With competition heating up day by day, Oculus VR founder Palmer Luckey must be ever thankful that he took that Facebook buyout offer – he’ll need that money to beat off all newcomers, especially now that Samsung has announced it too is looking to release a VR headset with gamers in mind.
This isn’t some announcement of market interest, or the hinting at of a concept, but a fully fledged development that while not set for release this year, will be shown off in fully working order, so it’s not that far behind other companies like Oculus and Sony. In-fact, according to the Engadget report, Samsung is actually hoping to beat both of those companies to market with a consumer version that will be compatible with tablets, PCs and Android smartphones.
Currently Galaxy S5 handsets are said to be powering the device, but when it comes to the consumer release version, it will apparently require much more powerful next-gen smartphones to handle it.
The final version is said to have an OLED screen, at least of a comparable resolution to Oculus’ Rift Devkit 2 (which would give it a viewing angle of 100 degrees and a resolution of 960 x 1080). What we don’t know for sure is whether it will be wireless or not, though it seems likely a tethered cable would make sense to avoid latency issues. We also don’t know if positional tracking is on the cards, though Samsung would be foolish not to include the feature since it would give the other headsets a clear advantage.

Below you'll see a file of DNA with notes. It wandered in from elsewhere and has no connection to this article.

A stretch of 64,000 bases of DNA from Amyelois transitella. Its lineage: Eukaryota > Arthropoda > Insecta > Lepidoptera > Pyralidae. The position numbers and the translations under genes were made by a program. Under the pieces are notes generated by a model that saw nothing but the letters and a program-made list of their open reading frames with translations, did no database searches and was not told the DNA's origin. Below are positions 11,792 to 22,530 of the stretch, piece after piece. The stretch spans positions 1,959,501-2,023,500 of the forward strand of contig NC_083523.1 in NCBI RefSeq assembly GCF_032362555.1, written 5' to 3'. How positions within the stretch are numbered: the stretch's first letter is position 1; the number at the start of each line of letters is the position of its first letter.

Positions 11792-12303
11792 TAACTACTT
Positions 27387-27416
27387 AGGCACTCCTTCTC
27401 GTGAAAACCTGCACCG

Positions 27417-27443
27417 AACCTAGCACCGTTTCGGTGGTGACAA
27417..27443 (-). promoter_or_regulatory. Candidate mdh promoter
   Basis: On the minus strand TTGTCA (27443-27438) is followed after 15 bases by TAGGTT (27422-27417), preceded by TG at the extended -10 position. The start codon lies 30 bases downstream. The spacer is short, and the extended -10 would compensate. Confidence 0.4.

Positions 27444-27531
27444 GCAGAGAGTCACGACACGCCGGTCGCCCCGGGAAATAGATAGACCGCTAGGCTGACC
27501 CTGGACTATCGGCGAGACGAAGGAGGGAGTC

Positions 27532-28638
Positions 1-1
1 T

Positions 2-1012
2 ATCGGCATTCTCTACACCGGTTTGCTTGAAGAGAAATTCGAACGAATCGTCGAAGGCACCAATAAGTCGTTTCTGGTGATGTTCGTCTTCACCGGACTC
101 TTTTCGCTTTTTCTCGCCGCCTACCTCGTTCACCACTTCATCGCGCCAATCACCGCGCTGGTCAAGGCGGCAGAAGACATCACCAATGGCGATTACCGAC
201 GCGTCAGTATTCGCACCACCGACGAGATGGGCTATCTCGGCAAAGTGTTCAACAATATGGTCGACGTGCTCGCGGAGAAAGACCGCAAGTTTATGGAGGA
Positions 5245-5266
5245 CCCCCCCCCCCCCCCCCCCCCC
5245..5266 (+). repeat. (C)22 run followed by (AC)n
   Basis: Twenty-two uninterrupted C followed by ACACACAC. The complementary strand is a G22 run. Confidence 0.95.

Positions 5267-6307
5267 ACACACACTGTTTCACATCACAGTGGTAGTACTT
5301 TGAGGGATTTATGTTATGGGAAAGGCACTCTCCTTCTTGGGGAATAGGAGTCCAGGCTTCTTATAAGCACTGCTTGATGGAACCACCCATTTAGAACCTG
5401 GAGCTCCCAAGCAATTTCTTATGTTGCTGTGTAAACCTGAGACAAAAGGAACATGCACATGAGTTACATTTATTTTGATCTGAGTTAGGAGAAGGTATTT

Samsung is however, thought to be aiming for a lower price point than its rivals, which could be one of the biggest deciding factors in first-gen VR hardware adoption. It won’t be cheap of course, but if it could land in the UK with a price tag under £200, Samsung’s VR offering could very well steal a lot of market share from Oculus.
Of course though Samsung is going to have to compete against more than just Oculus. There’s Sony’s Morpheus to consider, the Chinese AntVR development, the Survios Holodeck and the True Player Gear Totem. The VR landscape is filling up fast and not all of these products are going to succeed. It will be very interesting to see how the market looks a year from now when consumer versions start landing in the laps of gamers the world over.